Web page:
9 Things To Know About Brazil’s Internet Legislation

Brazil Privacy

Helped by thousands of Twitter and blog commentaries, the so-called Brazilian Internet Constitution Act (“Marco Civil”) was created in 2014. This law is one of the first internet regulations in the world, and for this reason, some aspects of this Brazilian innovation must be considered:

1 – Principle of Neutralization (Net Neutrality)

Brazil’s internet legislation has chosen a principle of fairness in order to control some discrepancies that may happen by prohibiting service discrimination. In other words, providers cannot lower Internet speed based on economic parameters. There are some exceptions to the rule, but considering that just half of  the Brazilian population has access to the Internet, this is a tremendous incentive for companies to spread more technology, instead of restricting it.

2 – Privacy

The Marco Civil legislation forces providers to secure all information given by users for one year as confidential Moreover, providers cannot keep personal information about users, except for their IP addresses. In order to match the user and IP, a judicial order is required.

3 – Content Preservation

The Marco Civil law specifies that in accordance with the Brazilian Constitutional Act, information pertaining a person’s private life, honour and image must be secured. It is important to highlight that Brazil’s Penal Code and the Constitutional Act protect all these rights as well.

4 – Length of Maintenance of Information

According to the Law, user information may be maintained for just one year. Providers also cannot transmit the liability in securing this data to another company.

5 – Candidness

Providers must be clear and provide complete information in all situations where user data must be kept, or allow disclosure with reasonable justification. All the terms must be written in the contract and the policy of Internet usage must be clear and public.

6 – Prohibition on Selling Information

Besides all the above restrictions on disclosure of information, providers also cannot sell the information to another company. Before the Marco Civil Code, all personal data was almost immediately sold (and all sorts of promotions and offers would come up in just a few seconds in your personal e-mail).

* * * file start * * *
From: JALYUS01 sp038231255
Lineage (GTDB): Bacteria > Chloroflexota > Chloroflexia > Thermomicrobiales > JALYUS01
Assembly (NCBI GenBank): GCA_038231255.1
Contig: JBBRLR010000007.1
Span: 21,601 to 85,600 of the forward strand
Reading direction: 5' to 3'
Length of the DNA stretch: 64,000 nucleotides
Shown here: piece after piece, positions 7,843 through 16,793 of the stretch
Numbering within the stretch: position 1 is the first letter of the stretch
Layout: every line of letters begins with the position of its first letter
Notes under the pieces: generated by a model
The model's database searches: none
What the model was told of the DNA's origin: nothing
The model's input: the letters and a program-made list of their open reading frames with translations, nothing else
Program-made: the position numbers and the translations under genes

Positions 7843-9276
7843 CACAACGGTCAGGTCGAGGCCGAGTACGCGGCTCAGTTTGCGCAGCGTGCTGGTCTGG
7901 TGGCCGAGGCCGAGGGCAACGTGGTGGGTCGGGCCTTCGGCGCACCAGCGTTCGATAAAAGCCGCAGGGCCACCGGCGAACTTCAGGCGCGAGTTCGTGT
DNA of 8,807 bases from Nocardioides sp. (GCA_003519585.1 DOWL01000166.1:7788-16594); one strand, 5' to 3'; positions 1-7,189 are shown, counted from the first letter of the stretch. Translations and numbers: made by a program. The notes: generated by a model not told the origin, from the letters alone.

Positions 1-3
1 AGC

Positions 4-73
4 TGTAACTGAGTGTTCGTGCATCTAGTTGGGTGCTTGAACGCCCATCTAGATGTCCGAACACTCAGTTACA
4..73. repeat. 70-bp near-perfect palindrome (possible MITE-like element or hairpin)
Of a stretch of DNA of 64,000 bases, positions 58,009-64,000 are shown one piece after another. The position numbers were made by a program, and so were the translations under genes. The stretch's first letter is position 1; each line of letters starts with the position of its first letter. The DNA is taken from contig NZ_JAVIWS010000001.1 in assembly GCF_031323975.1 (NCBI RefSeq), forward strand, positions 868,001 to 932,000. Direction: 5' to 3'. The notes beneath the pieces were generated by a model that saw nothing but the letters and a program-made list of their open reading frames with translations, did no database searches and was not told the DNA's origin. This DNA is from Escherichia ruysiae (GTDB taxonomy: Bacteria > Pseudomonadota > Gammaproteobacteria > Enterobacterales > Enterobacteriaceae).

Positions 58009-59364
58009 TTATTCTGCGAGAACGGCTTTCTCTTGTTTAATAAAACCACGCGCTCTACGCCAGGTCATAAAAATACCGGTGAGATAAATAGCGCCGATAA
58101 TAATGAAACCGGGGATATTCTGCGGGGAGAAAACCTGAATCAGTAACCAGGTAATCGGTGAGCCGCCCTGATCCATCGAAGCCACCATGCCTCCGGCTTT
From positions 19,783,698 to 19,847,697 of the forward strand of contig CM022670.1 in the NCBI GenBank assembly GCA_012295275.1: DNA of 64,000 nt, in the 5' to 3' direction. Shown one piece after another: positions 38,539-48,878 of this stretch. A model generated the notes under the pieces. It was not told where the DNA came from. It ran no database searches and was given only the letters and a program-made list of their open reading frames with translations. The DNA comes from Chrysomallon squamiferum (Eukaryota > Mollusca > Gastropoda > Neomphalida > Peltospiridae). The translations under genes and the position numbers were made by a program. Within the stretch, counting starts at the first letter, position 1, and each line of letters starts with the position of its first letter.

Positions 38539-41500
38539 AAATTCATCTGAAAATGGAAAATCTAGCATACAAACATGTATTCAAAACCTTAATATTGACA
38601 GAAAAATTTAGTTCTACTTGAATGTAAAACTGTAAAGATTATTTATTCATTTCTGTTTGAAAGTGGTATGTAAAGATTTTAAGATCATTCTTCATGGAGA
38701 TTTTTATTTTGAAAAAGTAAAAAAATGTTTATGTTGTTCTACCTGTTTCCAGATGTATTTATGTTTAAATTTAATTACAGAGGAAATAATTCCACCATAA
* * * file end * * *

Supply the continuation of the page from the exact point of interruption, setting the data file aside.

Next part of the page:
7 – Avoiding Acts of Censure

The new regulation tries to avoid censure by prohibiting exclusion of offensive matters without a court order. Therefore, providers are not legally liable for what is published by their users, and have the right of defense its interests in Court after to be obligated to exclude a specific content. Some exceptions are applied  regarding to pedophilia, racism and hatred speech.

8 – Provider Must Show Care About Its Content

The liability restriction is excluded when, after a court order, the provider does not exclude the damaging content, which confirms the law power in keeping the effectiveness of court order.  Furthermore, providers are not allowed to escape of the law arguing they are not liable by the content.

9 – Consumer Protection

 The regulation expressly guarantees all consumers rights must be respected in online environment, which has a strong impact for  e-commerce. Although the Brazilian Consumer Act is strict, this mention of consumer protection in the Marco Civil expels all possibilities of exclusion of consumer rights in terms of buying and selling online.

The bilingual version of the Marco Civil legislation is available here.

Image Credit: DonkeyHotey, Flickr Creative Commons. Reprinted with permission. No change to original image.

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About: Samia Trautvein

Samia is Law graduate from Mackenzie University, in São Paulo, Brazil. Her passion and also work background is Tax Law and all the areas related to it, specially Business Law and Intellectual Property. She loves how knowledge can spread through the internet and that is why she is glad to write here.

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